What I learned is the importance of curiosity. Every time you start a project is to touch reset. I’m starting again as a beginner. I’m not really interested in what I’ve done before. It doesn’t really belong to me anymore. I’m more interested by what’s next — not to try to beat records, but as a kind of excitement. As long as this excitement exists, I think you go on.
Living Legends: Roger McGuinn On The History Of The Byrds, His One-Man Show And Editing His Own Wikipedia Page
Photo: Rachel Kupfer
A Guide To Modern Funk For The Dance Floor: L'Imperatrice, Shiro Schwarz, Franc Moody, Say She She & Moniquea
James Brown changed the sound of popular music when he found the power of the one and unleashed the funk with "Papa's Got a Brand New Bag." Today, funk lives on in many forms, including these exciting bands from across the world.
It's rare that a genre can be traced back to a single artist or group, but for funk, that was James Brown. The Godfather of Soul coined the phrase and style of playing known as "on the one," where the first downbeat is emphasized, instead of the typical second and fourth beats in pop, soul and other styles. As David Cheal eloquently explains, playing on the one "left space for phrases and riffs, often syncopated around the beat, creating an intricate, interlocking grid which could go on and on." You know a funky bassline when you hear it; its fat chords beg your body to get up and groove.
Brown's 1965 classic, "Papa's Got a Brand New Bag," became one of the first funk hits, and has been endlessly sampled and covered over the years, along with his other groovy tracks. Of course, many other funk acts followed in the '60s, and the genre thrived in the '70s and '80s as the disco craze came and went, and the originators of hip-hop and house music created new music from funk and disco's strong, flexible bones built for dancing.
Legendary funk bassist Bootsy Collins learned the power of the one from playing in Brown's band, and brought it to George Clinton, who created P-funk, an expansive, Afrofuturistic, psychedelic exploration of funk with his various bands and projects, including Parliament-Funkadelic. Both Collins and Clinton remain active and funkin', and have offered their timeless grooves to collabs with younger artists, including Kali Uchis, Silk Sonic, and Omar Apollo; and Kendrick Lamar, Flying Lotus, and Thundercat, respectively.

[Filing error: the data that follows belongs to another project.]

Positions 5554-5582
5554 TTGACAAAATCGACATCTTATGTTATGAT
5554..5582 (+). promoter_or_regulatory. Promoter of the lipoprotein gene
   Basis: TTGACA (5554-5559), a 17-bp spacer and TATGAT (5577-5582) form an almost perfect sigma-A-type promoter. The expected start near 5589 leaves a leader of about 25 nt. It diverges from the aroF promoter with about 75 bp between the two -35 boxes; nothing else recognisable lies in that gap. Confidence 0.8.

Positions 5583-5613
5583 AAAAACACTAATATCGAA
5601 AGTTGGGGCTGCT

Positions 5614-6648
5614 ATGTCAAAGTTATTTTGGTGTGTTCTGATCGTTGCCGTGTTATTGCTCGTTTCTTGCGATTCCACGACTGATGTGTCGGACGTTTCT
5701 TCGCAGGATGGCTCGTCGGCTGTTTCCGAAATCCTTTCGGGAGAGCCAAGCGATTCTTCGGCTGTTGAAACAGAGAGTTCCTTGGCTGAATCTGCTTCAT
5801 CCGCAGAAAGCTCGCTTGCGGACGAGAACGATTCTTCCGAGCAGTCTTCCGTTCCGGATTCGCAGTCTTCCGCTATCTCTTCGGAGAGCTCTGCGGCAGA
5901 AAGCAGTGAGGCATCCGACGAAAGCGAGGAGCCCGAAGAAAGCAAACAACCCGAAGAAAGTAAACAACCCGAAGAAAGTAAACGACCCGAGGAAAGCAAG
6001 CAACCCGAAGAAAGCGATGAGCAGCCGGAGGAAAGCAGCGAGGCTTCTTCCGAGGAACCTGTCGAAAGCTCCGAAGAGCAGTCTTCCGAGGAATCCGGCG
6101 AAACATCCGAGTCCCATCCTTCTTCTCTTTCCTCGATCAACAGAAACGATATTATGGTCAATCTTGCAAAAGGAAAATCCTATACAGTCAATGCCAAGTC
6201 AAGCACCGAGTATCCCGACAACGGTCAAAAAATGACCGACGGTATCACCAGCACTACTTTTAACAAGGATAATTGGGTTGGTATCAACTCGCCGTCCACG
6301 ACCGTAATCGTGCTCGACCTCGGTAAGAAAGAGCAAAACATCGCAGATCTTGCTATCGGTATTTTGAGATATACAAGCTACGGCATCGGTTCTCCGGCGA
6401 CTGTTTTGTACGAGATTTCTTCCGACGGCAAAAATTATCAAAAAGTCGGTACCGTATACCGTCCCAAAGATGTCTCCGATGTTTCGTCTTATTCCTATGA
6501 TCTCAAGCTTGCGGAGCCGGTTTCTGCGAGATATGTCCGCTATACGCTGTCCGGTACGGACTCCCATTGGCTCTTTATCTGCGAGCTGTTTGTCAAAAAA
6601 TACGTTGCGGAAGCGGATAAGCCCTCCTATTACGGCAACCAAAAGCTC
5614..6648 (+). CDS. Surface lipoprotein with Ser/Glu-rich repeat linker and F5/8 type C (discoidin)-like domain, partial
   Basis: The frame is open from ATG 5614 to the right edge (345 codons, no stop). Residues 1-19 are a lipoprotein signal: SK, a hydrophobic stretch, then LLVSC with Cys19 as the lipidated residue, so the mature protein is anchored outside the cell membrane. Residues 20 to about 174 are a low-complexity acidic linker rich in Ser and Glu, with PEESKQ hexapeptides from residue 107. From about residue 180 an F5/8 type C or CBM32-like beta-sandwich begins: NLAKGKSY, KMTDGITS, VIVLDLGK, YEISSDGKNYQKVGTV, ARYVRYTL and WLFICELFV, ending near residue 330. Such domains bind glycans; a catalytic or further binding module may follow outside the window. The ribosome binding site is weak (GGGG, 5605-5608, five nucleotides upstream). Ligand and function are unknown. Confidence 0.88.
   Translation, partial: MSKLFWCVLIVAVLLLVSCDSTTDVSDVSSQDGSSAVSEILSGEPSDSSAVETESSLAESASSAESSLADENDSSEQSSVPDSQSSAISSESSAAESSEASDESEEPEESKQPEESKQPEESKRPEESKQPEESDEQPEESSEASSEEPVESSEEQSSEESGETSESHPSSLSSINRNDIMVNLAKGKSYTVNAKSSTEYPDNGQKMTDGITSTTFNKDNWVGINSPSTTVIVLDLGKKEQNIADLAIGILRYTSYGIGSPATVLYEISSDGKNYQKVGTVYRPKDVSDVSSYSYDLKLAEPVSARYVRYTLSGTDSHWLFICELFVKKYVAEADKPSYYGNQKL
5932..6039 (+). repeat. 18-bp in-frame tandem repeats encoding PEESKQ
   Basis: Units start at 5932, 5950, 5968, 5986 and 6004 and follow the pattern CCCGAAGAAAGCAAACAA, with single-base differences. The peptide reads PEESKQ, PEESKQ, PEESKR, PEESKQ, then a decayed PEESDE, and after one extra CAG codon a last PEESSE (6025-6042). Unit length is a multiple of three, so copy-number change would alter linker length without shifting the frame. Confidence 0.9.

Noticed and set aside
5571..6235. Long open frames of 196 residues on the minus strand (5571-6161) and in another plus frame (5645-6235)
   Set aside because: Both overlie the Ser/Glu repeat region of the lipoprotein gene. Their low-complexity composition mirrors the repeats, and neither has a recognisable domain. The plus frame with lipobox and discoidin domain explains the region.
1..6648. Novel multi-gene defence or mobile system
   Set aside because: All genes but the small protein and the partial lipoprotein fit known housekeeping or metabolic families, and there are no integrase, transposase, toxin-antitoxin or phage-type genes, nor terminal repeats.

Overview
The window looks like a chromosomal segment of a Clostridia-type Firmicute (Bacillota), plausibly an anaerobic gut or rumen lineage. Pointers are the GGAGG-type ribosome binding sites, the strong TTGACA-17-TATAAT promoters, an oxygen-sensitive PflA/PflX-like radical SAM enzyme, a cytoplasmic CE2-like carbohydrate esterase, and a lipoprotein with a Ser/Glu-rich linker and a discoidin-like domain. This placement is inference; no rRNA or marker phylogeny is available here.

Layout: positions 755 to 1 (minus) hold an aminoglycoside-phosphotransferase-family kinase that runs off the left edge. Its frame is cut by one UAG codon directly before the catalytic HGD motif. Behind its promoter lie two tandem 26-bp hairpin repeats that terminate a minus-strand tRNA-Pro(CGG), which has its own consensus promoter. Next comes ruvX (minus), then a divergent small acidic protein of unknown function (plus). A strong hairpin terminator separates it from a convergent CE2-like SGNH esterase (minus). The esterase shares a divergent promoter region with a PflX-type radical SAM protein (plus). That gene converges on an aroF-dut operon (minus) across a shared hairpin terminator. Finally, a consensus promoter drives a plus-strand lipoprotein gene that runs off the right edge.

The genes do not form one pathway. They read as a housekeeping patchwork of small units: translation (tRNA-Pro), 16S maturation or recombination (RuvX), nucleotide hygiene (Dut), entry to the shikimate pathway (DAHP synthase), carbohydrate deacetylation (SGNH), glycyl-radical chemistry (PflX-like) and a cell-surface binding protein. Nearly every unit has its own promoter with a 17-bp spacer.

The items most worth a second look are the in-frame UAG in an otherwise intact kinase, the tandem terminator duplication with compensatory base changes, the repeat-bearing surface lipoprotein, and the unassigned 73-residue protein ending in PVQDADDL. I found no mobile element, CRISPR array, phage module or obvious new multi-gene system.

In the 1980s, electro-funk was born when artists like Afrika Bambaataa, Man Parrish, and Egyptian Lover began making futuristic beats with the Roland TR-808 drum machine — often with robotic vocals distorted through a talk box. A key distinguishing factor of electro-funk is a de-emphasis on vocals, with more phrases than choruses and verses. The sound influenced contemporaneous hip-hop, funk and electronica, along with acts around the globe, while current acts like Chromeo, DJ Stingray, and even Egyptian Lover himself keep electro-funk alive and well.
Today, funk lives in many places, with its heavy bass and syncopated grooves finding way into many nooks and crannies of music. There's nu-disco and boogie funk, nodding back to disco bands with soaring vocals and dance floor-designed instrumentation. G-funk continues to influence Los Angeles hip-hop, with innovative artists like Dam-Funk and Channel Tres bringing the funk and G-funk, into electro territory. Funk and disco-centered '70s revival is definitely having a moment, with acts like Ghost Funk Orchestra and Parcels, while its sparkly sprinklings can be heard in pop from Dua Lipa, Doja Cat, and, in full "Soul Train" character, Silk Sonic. There are also acts making dreamy, atmospheric music with a solid dose of funk, such as Khruangbin’s global sonic collage.
There are many bands that play heavily with funk, creating lush grooves designed to get you moving. Read on for a taste of five current modern funk and nu-disco artists making band-led uptempo funk built for the dance floor. Be sure to press play on the Spotify playlist above, and check out GRAMMY.com's playlist on Apple Music, Amazon Music and Pandora.
Say She She